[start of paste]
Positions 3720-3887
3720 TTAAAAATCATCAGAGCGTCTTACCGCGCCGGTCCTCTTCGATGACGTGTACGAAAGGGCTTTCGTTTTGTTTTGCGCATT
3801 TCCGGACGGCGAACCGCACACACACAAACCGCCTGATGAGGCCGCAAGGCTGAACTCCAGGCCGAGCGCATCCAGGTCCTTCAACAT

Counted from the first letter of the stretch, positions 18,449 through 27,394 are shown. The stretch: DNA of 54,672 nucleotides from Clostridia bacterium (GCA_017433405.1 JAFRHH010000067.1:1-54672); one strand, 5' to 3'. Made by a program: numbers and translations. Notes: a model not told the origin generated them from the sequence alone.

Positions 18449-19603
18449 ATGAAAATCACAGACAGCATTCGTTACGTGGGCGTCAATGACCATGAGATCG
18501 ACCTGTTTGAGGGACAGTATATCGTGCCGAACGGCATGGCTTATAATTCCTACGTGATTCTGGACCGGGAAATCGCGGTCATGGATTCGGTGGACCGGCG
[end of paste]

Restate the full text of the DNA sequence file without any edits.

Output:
Positions 3720-3887
3720 TTAAAAATCATCAGAGCGTCTTACCGCGCCGGTCCTCTTCGATGACGTGTACGAAAGGGCTTTCGTTTTGTTTTGCGCATT
3801 TCCGGACGGCGAACCGCACACACACAAACCGCCTGATGAGGCCGCAAGGCTGAACTCCAGGCCGAGCGCATCCAGGTCCTTCAACAT

Counted from the first letter of the stretch, positions 18,449 through 27,394 are shown. The stretch: DNA of 54,672 nucleotides from Clostridia bacterium (GCA_017433405.1 JAFRHH010000067.1:1-54672); one strand, 5' to 3'. Made by a program: numbers and translations. Notes: a model not told the origin generated them from the sequence alone.

Positions 18449-19603
18449 ATGAAAATCACAGACAGCATTCGTTACGTGGGCGTCAATGACCATGAGATCG
18501 ACCTGTTTGAGGGACAGTATATCGTGCCGAACGGCATGGCTTATAATTCCTACGTGATTCTGGACCGGGAAATCGCGGTCATGGATTCGGTGGACCGGCG